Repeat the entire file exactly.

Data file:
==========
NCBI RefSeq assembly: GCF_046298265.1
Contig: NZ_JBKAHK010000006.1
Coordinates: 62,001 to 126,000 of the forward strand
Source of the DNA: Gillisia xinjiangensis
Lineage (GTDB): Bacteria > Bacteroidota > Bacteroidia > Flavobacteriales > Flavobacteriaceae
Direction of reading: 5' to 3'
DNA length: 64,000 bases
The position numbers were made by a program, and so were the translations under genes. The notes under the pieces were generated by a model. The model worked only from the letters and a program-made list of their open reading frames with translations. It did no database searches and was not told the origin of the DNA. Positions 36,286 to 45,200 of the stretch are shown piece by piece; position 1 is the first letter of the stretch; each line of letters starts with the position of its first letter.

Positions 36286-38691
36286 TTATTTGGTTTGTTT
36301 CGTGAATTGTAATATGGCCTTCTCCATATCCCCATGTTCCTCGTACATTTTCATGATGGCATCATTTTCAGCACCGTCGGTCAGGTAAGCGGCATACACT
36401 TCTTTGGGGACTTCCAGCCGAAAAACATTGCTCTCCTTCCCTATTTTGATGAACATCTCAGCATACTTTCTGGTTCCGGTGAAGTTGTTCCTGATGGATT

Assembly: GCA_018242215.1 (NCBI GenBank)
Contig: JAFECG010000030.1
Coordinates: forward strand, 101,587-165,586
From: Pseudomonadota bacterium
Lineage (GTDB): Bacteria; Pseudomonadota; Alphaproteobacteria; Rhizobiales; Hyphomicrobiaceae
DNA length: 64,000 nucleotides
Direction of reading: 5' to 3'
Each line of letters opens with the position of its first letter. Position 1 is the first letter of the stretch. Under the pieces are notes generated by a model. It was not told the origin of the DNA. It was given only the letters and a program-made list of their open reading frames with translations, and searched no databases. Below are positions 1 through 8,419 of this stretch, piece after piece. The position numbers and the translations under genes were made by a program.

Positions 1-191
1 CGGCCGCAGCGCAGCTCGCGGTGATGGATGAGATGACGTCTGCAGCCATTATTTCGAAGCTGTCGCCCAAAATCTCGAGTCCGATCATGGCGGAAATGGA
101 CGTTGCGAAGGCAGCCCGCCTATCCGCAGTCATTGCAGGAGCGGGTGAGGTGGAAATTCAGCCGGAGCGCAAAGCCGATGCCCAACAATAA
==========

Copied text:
NCBI RefSeq assembly: GCF_046298265.1
Contig: NZ_JBKAHK010000006.1
Coordinates: 62,001 to 126,000 of the forward strand
Source of the DNA: Gillisia xinjiangensis
Lineage (GTDB): Bacteria > Bacteroidota > Bacteroidia > Flavobacteriales > Flavobacteriaceae
Direction of reading: 5' to 3'
DNA length: 64,000 bases
The position numbers were made by a program, and so were the translations under genes. The notes under the pieces were generated by a model. The model worked only from the letters and a program-made list of their open reading frames with translations. It did no database searches and was not told the origin of the DNA. Positions 36,286 to 45,200 of the stretch are shown piece by piece; position 1 is the first letter of the stretch; each line of letters starts with the position of its first letter.

Positions 36286-38691
36286 TTATTTGGTTTGTTT
36301 CGTGAATTGTAATATGGCCTTCTCCATATCCCCATGTTCCTCGTACATTTTCATGATGGCATCATTTTCAGCACCGTCGGTCAGGTAAGCGGCATACACT
36401 TCTTTGGGGACTTCCAGCCGAAAAACATTGCTCTCCTTCCCTATTTTGATGAACATCTCAGCATACTTTCTGGTTCCGGTGAAGTTGTTCCTGATGGATT

Assembly: GCA_018242215.1 (NCBI GenBank)
Contig: JAFECG010000030.1
Coordinates: forward strand, 101,587-165,586
From: Pseudomonadota bacterium
Lineage (GTDB): Bacteria; Pseudomonadota; Alphaproteobacteria; Rhizobiales; Hyphomicrobiaceae
DNA length: 64,000 nucleotides
Direction of reading: 5' to 3'
Each line of letters opens with the position of its first letter. Position 1 is the first letter of the stretch. Under the pieces are notes generated by a model. It was not told the origin of the DNA. It was given only the letters and a program-made list of their open reading frames with translations, and searched no databases. Below are positions 1 through 8,419 of this stretch, piece after piece. The position numbers and the translations under genes were made by a program.

Positions 1-191
1 CGGCCGCAGCGCAGCTCGCGGTGATGGATGAGATGACGTCTGCAGCCATTATTTCGAAGCTGTCGCCCAAAATCTCGAGTCCGATCATGGCGGAAATGGA
101 CGTTGCGAAGGCAGCCCGCCTATCCGCAGTCATTGCAGGAGCGGGTGAGGTGGAAATTCAGCCGGAGCGCAAAGCCGATGCCCAACAATAA